- The No. 96 Bass Pro Shops Toyota Camry will be making GBR’s 75th start since joining the Cup Series as a part-time team in 2017. Team owner Marty Gaunt’s almost two-decades-long relationship with Toyota dates back to his ownership of the Toyota-powered Clean Line Racingteam in the NASCAR Camping World Truck Series, which became Red Horse Racing, as well as his executive role in the formation of the Red Bull’s nascent Toyota-powered Cup Series team. Gaunt’s Toyota ties strengthened after the 2008 season when he purchased Triad Racing Development, which leased Toyota engines across NASCAR’s Cup, Xfinity and Truck series and continues to be NASCAR’s exclusive distributor of Toyota parts as Triad Racing. Gaunt founded GBR in 2010, with his eponymous team starting out in the Canada-based NASCAR Pinty’s Series and the U.S.-based NASCAR K&N Pro Series. Its first driver, Jason Bowles, scored GBR’s maiden victory in the 2011 Toyota All-Star Showdown at Irwindale Speedway in California, with the precursor to that win being the pole position in track-record time at the 2011 Streets of Toronto 100. After seven years competing in NASCAR’s development divisions, Gaunt stepped up to the NASCAR Cup Series in 2017. His team contested the full Cup Series schedule with Daniel Suárez in 2020, but scaled back its focus in 2021 to the superspeedway and road-course races with an eye toward the introduction of NASCAR’s Next Gen Cup Series car in 2022.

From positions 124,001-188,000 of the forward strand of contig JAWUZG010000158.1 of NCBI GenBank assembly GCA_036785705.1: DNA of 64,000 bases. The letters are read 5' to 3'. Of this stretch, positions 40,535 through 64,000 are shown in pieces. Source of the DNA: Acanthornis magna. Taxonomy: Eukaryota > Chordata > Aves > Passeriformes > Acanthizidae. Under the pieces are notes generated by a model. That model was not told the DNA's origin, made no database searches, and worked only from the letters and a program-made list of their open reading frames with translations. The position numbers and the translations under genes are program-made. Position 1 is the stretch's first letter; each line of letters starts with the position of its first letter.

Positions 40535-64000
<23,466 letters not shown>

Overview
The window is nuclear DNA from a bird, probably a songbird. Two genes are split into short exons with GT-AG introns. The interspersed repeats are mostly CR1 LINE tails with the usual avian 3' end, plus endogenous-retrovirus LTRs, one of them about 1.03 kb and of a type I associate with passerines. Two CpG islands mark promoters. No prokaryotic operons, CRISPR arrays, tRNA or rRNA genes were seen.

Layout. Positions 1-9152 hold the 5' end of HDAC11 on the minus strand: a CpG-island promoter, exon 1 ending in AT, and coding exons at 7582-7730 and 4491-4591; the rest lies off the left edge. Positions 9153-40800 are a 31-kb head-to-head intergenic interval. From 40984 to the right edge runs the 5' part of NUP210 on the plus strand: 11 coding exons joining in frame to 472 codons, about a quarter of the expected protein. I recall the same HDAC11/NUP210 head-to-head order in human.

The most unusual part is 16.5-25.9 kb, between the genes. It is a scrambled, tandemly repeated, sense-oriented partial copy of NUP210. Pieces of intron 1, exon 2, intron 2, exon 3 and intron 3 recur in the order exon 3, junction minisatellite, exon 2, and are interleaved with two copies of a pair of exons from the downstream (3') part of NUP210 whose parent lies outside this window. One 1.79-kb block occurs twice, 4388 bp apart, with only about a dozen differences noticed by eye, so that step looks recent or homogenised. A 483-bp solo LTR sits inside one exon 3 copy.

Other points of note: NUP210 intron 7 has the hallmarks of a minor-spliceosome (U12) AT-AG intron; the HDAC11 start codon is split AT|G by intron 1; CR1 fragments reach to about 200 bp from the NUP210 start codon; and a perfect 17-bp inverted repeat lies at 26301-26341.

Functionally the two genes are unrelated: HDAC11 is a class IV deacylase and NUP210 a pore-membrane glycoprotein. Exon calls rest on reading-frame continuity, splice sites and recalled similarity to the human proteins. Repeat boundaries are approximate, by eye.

- Racing a stock car on dirt will be nothing new for Dillon this weekend as he competed on the surface twice during his 2011 ARCA Menards Series championship season. He started on the pole, led 17 laps and finished second to Chris Buescher in the September race on the DuQuoin (Ill.) State Fairgrounds mile oval, and he qualified on the pole and led 19 laps in the August race on the Illinois State Fairgrounds mile oval in Springfield. Dillon also has competed in more than 500 dirt races driving dirt late models, crate late models, UMP dirt modifieds and super dirt late models throughout the Southeast since his earliest racing days.